It’s time to take personal responsibility say Health workers & community leaders
With Black people in Britain leading in diabetes and numerous cancers, community leaders and health workers stressed the importance of healthy lifestyles and greater awareness at the recent African community health awareness convention in South London.
The annual event, hosted in honour of Ras Lloyd, founding chair of the African society community forum, saw members of numerous faiths and organisations come together to discuss the health challenges facing Black men and women across the country.
In the UK, people of African descent are twice as likely to develop type 2 diabetes as Europeans and twice as likely to suffer a stroke as the rest of the population. New research has also revealed that one in four Black men in Britain will develop prostate cancer, double the national rate while Black women remain most likely to suffer from fibroids and have the lowest survival rate following breast cancer in the UK.
Stephen Ssali, the son of doctor & respected medical researcher Professor Charles Ssali, said the statistics were no coincidence and called on adults to set a new trend for the benefit of future generations;
“My dad realised early on in his research that Black people were being targeted and when we’re talking about diabetes, high blood pressure, lupus, prostate cancer, these conditions are now starting to affect our young children.”
Mr Ssali warned against relying solely on doctors and encouraged individuals to take more personal responsibility for improving their health.
“Health care is big business and so it is not in the interest of these big corporations for us to well.”
Unnatural diets full of processed “dead” foods and negative mind-sets were the leading causes of cancers and diseases Mr Ssali said.
“Health begins with gratitude; we must thank the creator for the blessing of health & the gift of life because that’s where good health begins, not with taking two tablets every morning.”
“It’s about the choices we make which are either positive or life destroying and our health today is a reflection of our previous choices.” He said.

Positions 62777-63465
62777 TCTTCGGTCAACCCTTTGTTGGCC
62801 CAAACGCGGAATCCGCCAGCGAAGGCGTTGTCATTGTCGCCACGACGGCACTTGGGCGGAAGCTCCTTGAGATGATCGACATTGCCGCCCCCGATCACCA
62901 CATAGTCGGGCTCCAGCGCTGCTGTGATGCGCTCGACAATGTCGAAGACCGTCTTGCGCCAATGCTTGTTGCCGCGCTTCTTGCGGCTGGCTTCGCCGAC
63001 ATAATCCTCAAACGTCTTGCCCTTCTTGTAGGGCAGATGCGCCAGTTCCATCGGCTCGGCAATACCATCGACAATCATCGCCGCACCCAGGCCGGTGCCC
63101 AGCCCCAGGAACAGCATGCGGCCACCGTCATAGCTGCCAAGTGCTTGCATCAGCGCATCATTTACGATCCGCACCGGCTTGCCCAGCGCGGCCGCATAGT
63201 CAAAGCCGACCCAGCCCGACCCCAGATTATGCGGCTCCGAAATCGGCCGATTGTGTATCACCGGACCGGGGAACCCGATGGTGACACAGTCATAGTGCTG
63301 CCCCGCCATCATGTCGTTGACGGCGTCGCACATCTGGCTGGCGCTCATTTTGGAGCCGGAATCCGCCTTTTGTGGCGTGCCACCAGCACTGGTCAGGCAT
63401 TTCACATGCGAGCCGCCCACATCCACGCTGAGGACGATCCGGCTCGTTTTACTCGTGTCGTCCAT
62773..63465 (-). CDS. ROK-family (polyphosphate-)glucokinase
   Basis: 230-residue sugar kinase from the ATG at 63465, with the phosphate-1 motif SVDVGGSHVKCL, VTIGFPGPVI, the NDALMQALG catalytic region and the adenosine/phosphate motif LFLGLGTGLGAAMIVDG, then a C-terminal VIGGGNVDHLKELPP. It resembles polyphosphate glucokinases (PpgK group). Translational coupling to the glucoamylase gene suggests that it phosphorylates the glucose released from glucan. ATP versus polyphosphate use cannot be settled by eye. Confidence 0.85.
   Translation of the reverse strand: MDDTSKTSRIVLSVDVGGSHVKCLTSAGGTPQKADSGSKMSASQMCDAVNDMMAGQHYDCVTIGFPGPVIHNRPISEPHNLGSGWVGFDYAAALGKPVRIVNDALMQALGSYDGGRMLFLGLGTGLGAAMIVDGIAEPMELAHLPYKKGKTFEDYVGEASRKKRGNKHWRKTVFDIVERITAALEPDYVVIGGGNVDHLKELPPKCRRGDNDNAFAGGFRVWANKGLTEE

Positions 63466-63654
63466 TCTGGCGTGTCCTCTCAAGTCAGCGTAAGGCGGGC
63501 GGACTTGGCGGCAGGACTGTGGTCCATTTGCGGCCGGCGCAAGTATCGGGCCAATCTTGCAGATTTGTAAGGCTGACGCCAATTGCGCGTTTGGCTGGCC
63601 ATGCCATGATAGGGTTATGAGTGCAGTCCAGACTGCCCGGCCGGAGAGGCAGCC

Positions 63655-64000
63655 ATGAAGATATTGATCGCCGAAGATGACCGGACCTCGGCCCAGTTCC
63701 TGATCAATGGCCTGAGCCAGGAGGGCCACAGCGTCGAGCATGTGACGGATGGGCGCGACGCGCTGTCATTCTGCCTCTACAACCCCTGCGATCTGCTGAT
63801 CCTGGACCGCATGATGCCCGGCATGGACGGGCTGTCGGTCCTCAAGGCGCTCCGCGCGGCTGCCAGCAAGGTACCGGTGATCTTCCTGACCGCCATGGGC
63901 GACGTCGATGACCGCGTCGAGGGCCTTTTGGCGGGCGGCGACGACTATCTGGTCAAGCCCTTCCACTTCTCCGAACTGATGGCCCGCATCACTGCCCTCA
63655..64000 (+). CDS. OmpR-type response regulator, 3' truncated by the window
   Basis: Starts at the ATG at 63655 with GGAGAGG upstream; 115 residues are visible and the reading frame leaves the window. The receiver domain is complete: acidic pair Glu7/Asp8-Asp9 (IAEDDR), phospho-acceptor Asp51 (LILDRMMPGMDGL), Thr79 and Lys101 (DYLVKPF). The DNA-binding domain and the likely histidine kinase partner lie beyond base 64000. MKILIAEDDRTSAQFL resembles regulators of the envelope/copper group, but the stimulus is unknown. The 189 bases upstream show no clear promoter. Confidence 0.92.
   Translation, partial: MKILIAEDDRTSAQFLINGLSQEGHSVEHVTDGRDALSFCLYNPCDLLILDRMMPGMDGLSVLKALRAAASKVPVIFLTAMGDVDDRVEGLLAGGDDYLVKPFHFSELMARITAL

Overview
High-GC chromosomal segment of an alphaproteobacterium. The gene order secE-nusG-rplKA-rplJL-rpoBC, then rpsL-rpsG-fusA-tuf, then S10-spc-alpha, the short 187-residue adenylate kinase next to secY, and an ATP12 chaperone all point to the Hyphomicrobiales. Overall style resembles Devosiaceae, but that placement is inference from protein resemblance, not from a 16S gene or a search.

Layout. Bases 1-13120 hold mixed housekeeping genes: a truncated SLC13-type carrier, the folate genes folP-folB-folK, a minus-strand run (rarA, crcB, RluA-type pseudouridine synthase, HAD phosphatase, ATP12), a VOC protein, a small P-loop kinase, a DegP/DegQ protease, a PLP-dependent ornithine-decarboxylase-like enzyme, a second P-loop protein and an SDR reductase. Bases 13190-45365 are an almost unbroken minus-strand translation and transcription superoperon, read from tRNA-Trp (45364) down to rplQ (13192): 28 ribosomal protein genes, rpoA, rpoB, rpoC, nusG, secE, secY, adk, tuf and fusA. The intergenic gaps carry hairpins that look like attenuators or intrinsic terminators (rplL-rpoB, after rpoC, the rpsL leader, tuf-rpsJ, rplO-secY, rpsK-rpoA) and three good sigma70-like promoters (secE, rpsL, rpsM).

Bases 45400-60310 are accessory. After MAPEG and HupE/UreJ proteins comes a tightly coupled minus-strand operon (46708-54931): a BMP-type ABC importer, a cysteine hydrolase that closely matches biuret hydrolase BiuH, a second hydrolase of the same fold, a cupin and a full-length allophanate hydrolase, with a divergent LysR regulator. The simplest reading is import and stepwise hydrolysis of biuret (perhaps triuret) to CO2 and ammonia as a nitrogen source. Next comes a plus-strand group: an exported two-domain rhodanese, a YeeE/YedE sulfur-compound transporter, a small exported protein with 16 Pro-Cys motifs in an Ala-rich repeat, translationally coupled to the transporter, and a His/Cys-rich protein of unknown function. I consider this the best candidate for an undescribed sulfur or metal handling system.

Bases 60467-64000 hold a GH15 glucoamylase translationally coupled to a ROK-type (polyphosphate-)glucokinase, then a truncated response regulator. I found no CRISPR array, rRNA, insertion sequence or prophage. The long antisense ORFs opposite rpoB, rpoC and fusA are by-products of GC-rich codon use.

“We’re eating cheap fast and processed foods instead of natural fruits and vegetables because we’ve been taught and trained to (live) a lifestyle which is literally killing us.”
Highlighting everyday household goods such as fluoride toothpaste and deodorants containing aluminium as damaging products, Mr Ssali explained the key to good health lies in being aware of the positive and negative effects products and foods have on the body.
“It is not natural to be sick, our bodies are built to perfection, but we sabotage it by the way eat and live.”
Kristos Dan, an advocate for natural foods, called for greater awareness of the PH value of foods and warned against heavily acidic diets.
“Our bodies are mostly alkaline so we need alkaline foods but we don’t need acid as our bodies produce it when we’re digesting our meals – we’ve got to know the PH value of foods so we can make better decisions.”
Minister Hilary Muhammad, the UK representative of the Honourable Minister Louis Farrakhan and the Nation of Islam, said the ultimate solution to the health and social challenges facing Black people was for them to become united and self-sufficient;
“We need to put a strong structure together, so that we can donate into a central fund and our ambassadors can go throughout the Caribbean and Africa purchasing producing land so that we may feed ourselves, clothe ourselves, shelter ourselves and prepare a future for our children.”
The time for talking without action had passed, the Minister explained highlighting to achievements of Booker T. Washington, the founder of Tuskegee University in the United States, as an example of what the Black community needs to do today;
“He was a nation builder, he built an institution in which Black people could develop skills and become active participants in building a nation.”
“If God asks us what have built based upon all of knowledge that we have acquired and all we can say is we put down a deposit on a house, that’s not the type of building he’s asking us to do.” He said.
“I do not want to bequeath to my sons and daughters a microphone and a rostrum, I don’t want to bequeath to my children my library of books, I want to bequeath to them the buildings, the civilisation, and the nation that the books were leading towards.”